Documentation issues delay Kuala Selangor’s elevation to municipality


Amirudin (second from left) launching the Bandar Malawati Special Area Draft Plans 2025 while Rahilah (right) looks on at Dataran Malawati, Kuala Selangor. Also present are Selangor local government, public transport and new village development committee chairman Ng Sze Han (left), Selangor entrepreneur development committee chairman Rodziah Ismail (third from left) and other representatives from the state and MDKS.

A FEW incomplete documents stand in the way of the Kuala Selangor District Council (MDKS) becoming a municipal council.

Selangor Mentri Besar Datuk Seri Amirudin Shari said MDKS had sent in its application to be elevated to a municipality but a few items were incomplete.

“We have seen MDKS’ application but there were a few items which needed to be rectified and resubmitted before it goes to the Urban Wellbeing, Housing and Local Government (KPKT) ministry for approval, ” he said after launching the Bandar Malawati Special Area Draft Plans (RKK) 2025 at Dataran Malawati in Kuala Selangor.

He added that the ministry would decide whether MDKS could be upgraded to a municipality.

Amirudin said this would depend on how fast MDKS could resubmit its documents to the state.

“There are a lot of things which need to be looked into - like the population, revenue, income and so on to become a municipal council, ” he said.

At the launch, Amirudin said the short-term draft plan focused mostly on tourism, the local economy and sustainable development in the area.

“This is just a small area of about 809ha with a population of about 3,000 people.

“The changes made to the draft plan is aimed at adding value to Kuala Selangor, improve the quality of life there and also to preserve heritage and boost tourism, ” he said.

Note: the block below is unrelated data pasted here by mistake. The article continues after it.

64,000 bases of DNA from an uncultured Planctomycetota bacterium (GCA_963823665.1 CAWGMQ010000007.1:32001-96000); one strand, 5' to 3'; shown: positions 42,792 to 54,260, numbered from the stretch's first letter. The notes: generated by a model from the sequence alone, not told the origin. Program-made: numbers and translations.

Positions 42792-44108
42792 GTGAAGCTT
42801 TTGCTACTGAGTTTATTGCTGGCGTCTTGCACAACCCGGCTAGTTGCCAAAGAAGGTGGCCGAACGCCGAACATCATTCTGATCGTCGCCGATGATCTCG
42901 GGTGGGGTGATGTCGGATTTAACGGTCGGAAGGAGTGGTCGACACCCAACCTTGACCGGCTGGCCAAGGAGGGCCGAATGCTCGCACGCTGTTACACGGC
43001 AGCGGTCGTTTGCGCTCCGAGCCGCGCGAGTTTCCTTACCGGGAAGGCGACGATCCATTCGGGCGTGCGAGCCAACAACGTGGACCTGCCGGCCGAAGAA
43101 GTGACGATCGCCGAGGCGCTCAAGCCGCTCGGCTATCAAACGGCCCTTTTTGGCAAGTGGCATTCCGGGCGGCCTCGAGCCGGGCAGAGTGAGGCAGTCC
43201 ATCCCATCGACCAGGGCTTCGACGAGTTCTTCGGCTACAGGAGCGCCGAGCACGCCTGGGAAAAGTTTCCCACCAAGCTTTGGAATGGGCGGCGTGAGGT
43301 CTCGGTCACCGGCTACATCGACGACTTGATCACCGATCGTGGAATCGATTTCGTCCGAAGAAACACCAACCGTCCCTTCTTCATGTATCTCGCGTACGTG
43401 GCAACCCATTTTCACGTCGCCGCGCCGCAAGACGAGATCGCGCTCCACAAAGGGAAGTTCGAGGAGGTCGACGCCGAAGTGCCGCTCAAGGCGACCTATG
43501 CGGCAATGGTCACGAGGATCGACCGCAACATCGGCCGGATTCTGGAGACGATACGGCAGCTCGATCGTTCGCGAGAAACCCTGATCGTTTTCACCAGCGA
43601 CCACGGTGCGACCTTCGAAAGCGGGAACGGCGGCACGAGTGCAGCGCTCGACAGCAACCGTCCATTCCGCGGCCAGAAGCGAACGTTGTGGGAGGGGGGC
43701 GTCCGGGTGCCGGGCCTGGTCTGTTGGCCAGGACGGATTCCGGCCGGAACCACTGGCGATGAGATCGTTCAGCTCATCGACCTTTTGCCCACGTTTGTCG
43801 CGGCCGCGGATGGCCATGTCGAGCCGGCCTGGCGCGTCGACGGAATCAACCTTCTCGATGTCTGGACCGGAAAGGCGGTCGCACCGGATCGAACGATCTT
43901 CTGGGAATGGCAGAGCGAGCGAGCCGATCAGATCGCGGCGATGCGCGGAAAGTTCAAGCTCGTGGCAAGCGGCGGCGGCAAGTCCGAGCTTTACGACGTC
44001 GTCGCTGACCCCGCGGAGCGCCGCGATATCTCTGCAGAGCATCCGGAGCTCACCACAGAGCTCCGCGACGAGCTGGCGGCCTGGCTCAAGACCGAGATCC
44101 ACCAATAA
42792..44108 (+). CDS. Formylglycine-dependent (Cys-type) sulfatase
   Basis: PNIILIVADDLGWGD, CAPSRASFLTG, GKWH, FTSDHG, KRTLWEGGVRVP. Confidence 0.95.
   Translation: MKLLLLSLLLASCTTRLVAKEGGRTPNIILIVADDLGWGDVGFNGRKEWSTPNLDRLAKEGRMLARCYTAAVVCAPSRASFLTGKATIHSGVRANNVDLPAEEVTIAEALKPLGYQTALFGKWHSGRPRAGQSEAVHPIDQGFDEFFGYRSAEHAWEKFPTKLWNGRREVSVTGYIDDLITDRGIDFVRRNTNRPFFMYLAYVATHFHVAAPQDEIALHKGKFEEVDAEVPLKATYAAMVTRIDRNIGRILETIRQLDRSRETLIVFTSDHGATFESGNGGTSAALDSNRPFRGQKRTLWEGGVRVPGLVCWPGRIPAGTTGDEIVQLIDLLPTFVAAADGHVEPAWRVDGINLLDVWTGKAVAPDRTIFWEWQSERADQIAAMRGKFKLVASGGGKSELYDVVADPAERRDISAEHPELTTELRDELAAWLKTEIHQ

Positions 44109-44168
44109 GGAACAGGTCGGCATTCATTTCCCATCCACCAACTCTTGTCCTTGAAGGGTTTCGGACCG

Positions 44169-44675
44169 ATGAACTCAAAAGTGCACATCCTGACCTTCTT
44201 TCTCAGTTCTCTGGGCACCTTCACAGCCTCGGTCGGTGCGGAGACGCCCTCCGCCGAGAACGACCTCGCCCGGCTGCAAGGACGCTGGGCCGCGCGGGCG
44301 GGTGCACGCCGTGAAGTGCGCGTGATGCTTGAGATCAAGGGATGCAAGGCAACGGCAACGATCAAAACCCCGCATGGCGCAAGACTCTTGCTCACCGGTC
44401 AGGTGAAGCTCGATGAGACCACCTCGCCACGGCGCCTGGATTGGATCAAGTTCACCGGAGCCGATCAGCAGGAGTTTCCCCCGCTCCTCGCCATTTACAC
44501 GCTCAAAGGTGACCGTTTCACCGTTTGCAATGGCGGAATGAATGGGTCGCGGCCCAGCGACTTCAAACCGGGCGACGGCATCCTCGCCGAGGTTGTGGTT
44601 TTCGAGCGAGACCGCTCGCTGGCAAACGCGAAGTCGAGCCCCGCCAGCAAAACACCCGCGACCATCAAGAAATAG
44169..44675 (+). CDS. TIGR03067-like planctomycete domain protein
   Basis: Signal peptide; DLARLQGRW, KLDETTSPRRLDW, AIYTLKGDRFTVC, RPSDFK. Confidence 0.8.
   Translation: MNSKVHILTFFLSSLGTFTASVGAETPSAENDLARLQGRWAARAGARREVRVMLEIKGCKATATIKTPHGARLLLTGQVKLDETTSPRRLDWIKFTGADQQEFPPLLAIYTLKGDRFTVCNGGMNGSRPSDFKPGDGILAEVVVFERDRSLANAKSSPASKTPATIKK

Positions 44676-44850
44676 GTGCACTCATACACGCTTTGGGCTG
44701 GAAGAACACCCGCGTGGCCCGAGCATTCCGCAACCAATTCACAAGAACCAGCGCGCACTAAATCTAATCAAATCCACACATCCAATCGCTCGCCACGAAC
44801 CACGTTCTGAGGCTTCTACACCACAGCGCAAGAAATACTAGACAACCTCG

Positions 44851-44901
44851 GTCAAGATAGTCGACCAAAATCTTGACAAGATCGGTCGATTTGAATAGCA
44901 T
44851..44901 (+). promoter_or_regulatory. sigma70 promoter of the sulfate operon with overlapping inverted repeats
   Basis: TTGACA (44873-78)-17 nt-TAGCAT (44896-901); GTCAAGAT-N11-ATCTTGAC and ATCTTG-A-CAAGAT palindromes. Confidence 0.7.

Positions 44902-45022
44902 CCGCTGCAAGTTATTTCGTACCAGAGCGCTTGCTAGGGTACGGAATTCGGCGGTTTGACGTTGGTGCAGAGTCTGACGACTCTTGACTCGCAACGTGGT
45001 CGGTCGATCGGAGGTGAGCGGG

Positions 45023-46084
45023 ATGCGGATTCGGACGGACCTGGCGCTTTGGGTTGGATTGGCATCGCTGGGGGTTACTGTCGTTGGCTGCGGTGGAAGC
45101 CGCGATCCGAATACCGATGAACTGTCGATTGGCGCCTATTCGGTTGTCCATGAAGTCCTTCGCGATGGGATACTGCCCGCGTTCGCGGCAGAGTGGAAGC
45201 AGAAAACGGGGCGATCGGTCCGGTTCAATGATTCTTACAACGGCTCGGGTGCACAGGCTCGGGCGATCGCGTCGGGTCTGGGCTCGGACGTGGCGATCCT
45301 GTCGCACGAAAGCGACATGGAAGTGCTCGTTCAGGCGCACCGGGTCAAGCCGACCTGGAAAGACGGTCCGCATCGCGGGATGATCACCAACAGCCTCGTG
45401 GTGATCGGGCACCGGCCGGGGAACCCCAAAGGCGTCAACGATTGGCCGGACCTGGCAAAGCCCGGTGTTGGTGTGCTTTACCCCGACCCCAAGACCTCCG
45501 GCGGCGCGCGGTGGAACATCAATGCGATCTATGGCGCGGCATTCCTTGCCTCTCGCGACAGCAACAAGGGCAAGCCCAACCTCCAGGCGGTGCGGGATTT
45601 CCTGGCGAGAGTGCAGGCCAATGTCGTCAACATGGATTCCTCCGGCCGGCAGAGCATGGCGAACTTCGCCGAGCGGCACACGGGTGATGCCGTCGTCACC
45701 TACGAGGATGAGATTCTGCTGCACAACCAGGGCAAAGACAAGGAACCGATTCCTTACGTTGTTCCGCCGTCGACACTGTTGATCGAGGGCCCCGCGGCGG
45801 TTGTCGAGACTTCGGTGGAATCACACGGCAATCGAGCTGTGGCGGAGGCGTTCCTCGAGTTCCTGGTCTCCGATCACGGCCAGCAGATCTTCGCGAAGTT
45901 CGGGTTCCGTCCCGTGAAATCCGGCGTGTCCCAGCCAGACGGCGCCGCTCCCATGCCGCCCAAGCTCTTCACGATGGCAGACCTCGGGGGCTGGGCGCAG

Amirudin further said there were valuable historical landmarks there, like the lighthouse and firefly sanctuary which needed to be preserved well.

In fact, Bukit Malawati itself has been declared a National Heritage Site in Oct 2018 by the National Heritage Department.

“There is so much history in Bukit Malawati and that is why the RKK is done - to focus on planning the area’s history and heritage, ” he said.

MDKS president Rahilah Rahmat, who was present at the event, urged residents and stakeholders in Bandar Malawati to participate in this publicity exercise and put in their feedback, proposals and objections.

“This whole process is done to ensure the views and opinion of the people are prioritised.

“For this RKK, we have about 52 project proposals which can be viewed by residents during this publicity period, ” she said.

Rahilah added that Kuala Selangor was one of the eco-

tourism clusters, named by the state and that they were finding ways to increase tourism and boost the local economy there.

In 2019, there was a 30% increase in tourism in the district.

Those who wish to submit their feedback can do so either via the MDKS website or by downloading the RKKBMKS app via Google Play on mobile phones until Sept 8.

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